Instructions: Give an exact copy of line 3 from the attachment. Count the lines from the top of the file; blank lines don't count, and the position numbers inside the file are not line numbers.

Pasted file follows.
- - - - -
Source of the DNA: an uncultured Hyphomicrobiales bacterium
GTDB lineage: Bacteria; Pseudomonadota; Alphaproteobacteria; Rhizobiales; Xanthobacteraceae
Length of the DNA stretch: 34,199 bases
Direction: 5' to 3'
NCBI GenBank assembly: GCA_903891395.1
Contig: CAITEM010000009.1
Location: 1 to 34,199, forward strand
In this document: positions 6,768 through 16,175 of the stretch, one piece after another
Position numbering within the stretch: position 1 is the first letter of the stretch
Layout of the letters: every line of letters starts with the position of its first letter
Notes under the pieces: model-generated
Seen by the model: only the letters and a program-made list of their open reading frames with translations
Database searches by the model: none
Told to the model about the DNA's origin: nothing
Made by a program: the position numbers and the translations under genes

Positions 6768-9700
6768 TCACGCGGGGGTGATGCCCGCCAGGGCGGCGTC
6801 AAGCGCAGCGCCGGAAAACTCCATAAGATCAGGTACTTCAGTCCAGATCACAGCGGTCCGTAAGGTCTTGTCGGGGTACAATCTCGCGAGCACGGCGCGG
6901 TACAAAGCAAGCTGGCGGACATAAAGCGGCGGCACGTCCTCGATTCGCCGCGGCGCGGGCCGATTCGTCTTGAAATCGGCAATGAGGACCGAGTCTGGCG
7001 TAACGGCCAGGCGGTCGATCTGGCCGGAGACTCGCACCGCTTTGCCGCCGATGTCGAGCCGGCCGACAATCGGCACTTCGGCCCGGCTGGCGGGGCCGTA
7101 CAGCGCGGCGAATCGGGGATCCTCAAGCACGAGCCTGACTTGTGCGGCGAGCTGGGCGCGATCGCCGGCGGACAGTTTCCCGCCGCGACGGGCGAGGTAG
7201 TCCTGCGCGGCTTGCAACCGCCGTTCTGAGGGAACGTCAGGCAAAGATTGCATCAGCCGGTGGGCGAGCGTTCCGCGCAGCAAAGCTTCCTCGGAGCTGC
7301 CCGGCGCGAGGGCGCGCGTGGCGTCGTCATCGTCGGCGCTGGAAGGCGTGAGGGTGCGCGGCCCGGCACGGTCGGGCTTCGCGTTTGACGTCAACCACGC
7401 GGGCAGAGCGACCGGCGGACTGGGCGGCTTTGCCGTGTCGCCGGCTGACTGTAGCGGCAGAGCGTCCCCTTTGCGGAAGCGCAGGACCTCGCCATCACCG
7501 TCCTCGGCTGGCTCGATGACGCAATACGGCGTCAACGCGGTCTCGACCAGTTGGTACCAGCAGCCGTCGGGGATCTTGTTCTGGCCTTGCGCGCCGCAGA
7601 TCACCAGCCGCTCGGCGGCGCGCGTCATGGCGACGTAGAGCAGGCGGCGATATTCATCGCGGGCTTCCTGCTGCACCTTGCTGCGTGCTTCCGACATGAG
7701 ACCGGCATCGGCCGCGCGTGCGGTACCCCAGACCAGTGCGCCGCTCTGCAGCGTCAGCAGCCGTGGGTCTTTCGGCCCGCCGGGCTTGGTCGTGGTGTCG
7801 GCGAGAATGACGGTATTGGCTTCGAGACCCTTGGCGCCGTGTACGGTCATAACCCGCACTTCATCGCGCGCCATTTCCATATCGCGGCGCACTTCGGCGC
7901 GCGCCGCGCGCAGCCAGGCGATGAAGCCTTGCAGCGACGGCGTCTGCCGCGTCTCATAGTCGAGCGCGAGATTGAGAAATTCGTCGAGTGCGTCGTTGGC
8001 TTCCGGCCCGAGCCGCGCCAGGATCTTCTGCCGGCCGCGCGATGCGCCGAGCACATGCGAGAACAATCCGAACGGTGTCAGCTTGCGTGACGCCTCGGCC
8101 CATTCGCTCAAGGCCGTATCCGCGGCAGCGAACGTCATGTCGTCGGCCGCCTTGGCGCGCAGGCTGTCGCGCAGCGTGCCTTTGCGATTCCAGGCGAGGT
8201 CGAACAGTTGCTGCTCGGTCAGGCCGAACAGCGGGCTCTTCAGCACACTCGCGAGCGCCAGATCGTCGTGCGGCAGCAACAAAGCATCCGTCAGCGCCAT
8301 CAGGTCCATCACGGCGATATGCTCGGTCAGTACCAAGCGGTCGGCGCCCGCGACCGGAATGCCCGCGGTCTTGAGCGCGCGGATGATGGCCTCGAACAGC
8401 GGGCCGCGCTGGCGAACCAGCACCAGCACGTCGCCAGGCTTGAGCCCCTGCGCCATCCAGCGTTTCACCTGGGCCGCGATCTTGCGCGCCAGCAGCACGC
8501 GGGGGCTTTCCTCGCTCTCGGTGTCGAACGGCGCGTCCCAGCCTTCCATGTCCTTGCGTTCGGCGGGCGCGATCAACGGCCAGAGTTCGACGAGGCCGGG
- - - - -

Length of the DNA stretch: 34,199 bases